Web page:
Alaska is believed to hold the most undiscovered oil in the Arctic, and for the Alaskan economy, Shell’s endeavor will be good news. The petroleum industry is responsible for over 30 percent of all jobs in Alaska, and 90 percent of state revenue. According to the U.S. Geological Survey, the Arctic sea floor has 13 percent of the world's undiscovered "conventional" oil reserves and 30 percent of undiscovered natural-gas reserves.
Writing for Forbes, author Bob Reiss, who is working hard to sell his latest book on the subject, opines that “Alaska’s land-based supply is drying up. The pipeline runs one-third full. For America that means greater foreign dependence.”
Dramatically, Reiss notes that “Alaska was so important to U.S. energy interests then that when one state official ordered the operation theoretically "shut down" during a disaster drill in 1994, he instantly heard from the U.S. energy Secretary in Washington, warning that national supply would suffer. Open it fast, he was told.”
We can get pedantic here, if we must. While the Alaska pipeline is not running at full capacity, this means “greater” dependence on foreign oil. Fine. Certainly, it does mean “greater” dependence, but the point here was to be dramatic.
The truth is that Alaska’s contribution to the U.S. oil and gas industry is not as significant as it is made out to be, and certainly does not compare to the Gulf of Mexico region, which provides just under 30 percent of total U.S. crude production and is home to over 40 percent of total U.S. refining capacity. While Texas represents 20 percent of U.S. employment in the oil and gas industry, Alaska represents less than 1 percent.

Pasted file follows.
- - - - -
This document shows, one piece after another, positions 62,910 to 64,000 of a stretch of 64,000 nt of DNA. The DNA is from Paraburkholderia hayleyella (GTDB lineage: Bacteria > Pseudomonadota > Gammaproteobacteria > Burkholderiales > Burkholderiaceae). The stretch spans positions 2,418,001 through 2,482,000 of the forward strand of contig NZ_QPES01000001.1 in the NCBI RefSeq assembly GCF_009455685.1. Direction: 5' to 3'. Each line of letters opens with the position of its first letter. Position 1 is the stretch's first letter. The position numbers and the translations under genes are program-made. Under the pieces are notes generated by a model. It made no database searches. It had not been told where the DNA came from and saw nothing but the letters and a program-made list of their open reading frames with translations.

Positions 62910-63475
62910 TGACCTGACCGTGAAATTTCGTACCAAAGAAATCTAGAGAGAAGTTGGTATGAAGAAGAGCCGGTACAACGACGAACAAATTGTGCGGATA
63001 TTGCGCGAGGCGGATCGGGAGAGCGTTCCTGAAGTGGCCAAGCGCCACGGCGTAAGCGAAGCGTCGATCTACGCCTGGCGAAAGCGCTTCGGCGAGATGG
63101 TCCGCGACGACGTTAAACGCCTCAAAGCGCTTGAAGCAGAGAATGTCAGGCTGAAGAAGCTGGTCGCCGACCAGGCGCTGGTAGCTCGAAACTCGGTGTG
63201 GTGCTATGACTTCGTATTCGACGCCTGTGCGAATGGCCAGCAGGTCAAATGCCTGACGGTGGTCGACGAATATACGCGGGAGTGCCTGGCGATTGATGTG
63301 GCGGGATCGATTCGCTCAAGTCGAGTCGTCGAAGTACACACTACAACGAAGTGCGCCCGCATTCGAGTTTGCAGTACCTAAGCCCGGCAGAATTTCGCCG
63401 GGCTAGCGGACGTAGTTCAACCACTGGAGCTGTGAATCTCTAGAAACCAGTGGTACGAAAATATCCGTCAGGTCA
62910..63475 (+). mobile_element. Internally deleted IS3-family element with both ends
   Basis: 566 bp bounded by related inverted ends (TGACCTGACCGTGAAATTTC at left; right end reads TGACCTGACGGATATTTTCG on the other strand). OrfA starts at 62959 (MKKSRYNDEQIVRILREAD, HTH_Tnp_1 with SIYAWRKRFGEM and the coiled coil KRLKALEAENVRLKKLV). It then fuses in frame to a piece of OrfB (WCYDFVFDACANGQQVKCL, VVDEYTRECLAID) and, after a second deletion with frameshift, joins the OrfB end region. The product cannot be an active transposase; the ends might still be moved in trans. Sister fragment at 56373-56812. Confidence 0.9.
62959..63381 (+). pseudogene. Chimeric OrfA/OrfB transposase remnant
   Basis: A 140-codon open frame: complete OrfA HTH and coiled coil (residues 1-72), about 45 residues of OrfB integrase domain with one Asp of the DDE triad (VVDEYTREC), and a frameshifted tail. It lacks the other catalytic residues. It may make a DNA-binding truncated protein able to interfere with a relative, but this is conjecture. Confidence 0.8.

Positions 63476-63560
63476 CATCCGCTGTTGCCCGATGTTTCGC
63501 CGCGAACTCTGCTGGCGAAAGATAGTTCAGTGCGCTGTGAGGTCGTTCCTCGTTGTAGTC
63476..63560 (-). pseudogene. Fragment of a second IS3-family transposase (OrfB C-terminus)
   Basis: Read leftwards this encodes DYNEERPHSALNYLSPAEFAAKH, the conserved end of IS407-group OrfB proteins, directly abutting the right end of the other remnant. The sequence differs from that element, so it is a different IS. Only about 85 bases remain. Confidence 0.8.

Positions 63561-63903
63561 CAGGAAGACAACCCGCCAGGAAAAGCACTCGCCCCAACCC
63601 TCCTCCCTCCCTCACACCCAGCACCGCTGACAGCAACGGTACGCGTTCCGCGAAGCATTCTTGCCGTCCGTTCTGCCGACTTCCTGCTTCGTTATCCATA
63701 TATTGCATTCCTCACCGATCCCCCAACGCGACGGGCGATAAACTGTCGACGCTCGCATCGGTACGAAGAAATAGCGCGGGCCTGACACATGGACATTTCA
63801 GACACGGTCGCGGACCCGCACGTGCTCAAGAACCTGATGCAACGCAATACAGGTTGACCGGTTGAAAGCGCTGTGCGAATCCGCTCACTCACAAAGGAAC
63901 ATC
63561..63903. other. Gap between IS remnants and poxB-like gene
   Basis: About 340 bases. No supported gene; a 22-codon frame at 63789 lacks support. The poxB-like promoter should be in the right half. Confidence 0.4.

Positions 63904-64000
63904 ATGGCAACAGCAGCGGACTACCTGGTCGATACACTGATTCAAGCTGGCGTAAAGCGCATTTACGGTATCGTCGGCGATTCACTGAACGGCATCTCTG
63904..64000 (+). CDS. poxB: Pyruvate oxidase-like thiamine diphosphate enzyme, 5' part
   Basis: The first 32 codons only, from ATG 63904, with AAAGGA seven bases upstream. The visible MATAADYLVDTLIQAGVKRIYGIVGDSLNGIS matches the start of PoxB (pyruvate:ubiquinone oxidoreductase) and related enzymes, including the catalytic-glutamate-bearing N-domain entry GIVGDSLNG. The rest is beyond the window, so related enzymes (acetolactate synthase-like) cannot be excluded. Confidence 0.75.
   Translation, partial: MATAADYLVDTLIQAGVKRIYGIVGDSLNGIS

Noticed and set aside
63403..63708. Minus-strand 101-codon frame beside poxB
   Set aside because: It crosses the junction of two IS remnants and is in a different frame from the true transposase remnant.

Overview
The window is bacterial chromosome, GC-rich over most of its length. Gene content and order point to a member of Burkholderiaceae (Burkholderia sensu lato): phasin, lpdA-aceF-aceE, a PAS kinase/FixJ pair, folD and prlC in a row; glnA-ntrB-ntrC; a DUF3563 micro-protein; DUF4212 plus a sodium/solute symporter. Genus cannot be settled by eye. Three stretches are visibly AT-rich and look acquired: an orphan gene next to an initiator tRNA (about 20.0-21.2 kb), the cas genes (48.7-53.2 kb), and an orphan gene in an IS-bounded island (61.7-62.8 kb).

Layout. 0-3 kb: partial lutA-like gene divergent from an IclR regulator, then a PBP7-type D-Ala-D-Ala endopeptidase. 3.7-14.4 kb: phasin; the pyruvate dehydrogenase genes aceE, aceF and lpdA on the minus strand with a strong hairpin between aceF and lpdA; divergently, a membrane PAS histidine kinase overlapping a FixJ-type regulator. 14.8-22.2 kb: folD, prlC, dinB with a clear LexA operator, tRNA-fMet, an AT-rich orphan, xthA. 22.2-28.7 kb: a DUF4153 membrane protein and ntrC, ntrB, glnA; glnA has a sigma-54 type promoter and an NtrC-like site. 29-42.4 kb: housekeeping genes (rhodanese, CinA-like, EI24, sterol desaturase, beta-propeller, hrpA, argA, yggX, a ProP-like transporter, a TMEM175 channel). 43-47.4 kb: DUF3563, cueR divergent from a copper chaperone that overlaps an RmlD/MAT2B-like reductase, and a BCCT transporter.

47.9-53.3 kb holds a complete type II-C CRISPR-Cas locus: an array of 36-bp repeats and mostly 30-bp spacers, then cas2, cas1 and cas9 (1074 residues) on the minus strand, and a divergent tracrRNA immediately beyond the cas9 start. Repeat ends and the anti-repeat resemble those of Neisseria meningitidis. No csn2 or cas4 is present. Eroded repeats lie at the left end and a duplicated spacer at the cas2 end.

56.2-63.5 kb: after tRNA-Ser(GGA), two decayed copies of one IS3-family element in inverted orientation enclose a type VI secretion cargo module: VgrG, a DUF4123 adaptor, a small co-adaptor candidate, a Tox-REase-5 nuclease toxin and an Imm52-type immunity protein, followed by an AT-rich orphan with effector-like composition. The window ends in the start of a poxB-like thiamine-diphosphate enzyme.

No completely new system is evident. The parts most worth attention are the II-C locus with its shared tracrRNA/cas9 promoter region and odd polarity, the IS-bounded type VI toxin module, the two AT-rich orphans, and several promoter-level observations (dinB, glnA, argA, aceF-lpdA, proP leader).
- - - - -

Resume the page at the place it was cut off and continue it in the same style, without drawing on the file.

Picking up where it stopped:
Gregory Kallenberg, director of the Rational Middle Energy Series of short films presented recently at the 2012 Aspen Ideas Festival, was quoted by an article in the Atlantic as saying: "Innovation and the way forward really exists in a place that does not exist on the polarized sides. It's the people in the middle that understand that you've got to make a compromise, you've got to put everything on the table, you have to move forward in a rational, sensible, affordable and sustainable way."
Rationality is, of course, ideal, while polarization is generally the reality. In this respect, Kallenberg’s statement is very much appreciated. But this then requires defining exactly where the “rational middle” is—and the process is rather subjective.
Among Alaska’s Inupiat who live closest to the proposed drilling, the project continues to generate tension and debate. Although they depend on oil production for jobs and tax revenue, they rely on the ocean for much of their food and culture.
The Inupiat are rational. Drilling will eventually proceed and it will benefit Alaska’s economy and contribute to America’s energy independence somewhere down the road. But five years is not the “rational middle”; it’s not enough time to determine and prepare for the implications of large-scale Alaskan Arctic development.
In political terms, Obama certainly has found the rational middle, balancing big oil and environmentalists adeptly, standing tough on TransCanada's Keystone while at the same time green-lighting Shell’s Alaskan endeavors. In this political rational middle, Mitt Romney will no longer be able to accuse the incumbent of being “anti-drilling.” So this is one for the polls.
—This story originally appeared on Oilprice.com.